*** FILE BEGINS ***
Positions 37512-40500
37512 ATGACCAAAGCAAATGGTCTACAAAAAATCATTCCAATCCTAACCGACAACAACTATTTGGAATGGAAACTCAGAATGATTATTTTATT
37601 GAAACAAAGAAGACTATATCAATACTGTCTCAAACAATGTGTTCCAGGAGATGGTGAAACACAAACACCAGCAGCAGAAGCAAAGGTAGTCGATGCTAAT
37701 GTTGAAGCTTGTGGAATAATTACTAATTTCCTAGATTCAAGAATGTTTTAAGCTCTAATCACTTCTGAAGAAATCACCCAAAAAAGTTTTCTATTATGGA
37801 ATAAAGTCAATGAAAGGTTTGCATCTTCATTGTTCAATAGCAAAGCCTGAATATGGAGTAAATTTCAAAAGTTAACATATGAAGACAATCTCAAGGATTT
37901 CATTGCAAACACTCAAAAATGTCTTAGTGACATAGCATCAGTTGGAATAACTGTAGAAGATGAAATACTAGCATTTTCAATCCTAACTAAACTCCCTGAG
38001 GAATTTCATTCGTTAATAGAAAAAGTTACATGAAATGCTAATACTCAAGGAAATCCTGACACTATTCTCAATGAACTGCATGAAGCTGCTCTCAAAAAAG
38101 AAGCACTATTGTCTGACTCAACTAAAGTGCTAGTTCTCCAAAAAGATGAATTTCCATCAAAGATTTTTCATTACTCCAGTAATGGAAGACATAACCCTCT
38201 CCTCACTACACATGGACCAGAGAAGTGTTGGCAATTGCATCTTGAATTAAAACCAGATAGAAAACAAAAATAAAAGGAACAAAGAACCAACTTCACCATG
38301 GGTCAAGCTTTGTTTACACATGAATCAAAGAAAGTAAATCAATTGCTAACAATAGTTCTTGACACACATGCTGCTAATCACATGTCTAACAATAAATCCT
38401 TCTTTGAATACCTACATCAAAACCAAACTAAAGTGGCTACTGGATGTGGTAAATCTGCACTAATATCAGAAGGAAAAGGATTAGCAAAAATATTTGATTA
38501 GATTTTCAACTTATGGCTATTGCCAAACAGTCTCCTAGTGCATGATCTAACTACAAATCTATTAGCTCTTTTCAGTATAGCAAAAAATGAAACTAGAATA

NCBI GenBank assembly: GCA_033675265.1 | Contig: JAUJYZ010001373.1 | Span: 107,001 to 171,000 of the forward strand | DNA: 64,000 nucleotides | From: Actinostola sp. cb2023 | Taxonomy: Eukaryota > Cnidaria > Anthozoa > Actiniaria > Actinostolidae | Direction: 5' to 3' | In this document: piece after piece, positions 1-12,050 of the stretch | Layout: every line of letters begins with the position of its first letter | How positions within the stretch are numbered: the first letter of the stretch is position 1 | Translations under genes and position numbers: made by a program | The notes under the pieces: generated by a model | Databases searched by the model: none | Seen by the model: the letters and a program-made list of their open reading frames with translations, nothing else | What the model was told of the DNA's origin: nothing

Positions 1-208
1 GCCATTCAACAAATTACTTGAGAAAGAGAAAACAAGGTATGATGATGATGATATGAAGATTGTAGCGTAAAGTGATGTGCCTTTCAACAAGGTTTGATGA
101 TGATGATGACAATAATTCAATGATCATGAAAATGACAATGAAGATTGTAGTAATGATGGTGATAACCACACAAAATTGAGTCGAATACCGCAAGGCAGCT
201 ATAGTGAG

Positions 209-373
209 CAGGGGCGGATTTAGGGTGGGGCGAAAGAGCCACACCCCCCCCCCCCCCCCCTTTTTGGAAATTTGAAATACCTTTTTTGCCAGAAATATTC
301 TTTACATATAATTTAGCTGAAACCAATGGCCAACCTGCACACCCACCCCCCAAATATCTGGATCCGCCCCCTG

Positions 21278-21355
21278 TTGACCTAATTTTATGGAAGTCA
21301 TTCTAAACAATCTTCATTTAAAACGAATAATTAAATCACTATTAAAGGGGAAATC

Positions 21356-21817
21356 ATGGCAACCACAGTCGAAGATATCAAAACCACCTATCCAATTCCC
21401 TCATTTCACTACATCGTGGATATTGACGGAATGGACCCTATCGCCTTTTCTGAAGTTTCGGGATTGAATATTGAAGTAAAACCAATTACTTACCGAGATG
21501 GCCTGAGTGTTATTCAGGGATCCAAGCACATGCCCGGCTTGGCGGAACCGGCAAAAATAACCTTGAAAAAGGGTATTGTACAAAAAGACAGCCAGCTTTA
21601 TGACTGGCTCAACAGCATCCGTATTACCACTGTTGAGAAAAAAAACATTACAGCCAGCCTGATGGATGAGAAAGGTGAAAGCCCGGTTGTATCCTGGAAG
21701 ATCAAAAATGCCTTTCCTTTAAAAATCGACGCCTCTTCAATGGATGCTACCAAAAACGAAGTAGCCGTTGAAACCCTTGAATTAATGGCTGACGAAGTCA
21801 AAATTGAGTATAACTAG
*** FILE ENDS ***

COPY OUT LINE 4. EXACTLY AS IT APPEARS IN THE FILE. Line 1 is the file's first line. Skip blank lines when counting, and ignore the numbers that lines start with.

37701 GTTGAAGCTTGTGGAATAATTACTAATTTCCTAGATTCAAGAATGTTTTAAGCTCTAATCACTTCTGAAGAAATCACCCAAAAAAGTTTTCTATTATGGA